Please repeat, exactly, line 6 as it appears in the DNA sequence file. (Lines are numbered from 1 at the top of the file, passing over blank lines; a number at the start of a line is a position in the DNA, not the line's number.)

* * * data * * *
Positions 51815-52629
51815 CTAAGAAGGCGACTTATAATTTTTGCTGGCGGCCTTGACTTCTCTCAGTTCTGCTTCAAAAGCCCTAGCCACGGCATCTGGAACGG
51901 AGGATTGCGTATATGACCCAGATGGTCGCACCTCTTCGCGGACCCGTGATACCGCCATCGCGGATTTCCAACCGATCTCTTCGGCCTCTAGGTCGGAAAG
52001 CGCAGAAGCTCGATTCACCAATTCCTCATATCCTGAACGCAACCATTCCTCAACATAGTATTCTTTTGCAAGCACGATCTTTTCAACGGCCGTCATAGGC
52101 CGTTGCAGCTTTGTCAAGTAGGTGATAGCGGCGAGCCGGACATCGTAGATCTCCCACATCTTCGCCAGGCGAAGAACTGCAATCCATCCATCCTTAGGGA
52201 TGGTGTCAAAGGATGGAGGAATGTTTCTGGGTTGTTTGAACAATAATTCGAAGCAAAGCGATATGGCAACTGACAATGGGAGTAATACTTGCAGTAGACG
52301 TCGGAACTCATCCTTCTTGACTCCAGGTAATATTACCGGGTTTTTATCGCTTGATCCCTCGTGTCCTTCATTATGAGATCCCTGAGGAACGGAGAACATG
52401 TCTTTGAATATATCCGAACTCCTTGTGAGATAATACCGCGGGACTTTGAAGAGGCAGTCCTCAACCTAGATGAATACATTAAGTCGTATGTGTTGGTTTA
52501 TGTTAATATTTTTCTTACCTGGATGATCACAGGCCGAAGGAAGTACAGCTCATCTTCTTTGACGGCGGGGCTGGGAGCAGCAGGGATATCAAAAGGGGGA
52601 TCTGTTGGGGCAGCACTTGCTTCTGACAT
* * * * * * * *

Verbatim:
52201 TGGTGTCAAAGGATGGAGGAATGTTTCTGGGTTGTTTGAACAATAATTCGAAGCAAAGCGATATGGCAACTGACAATGGGAGTAATACTTGCAGTAGACG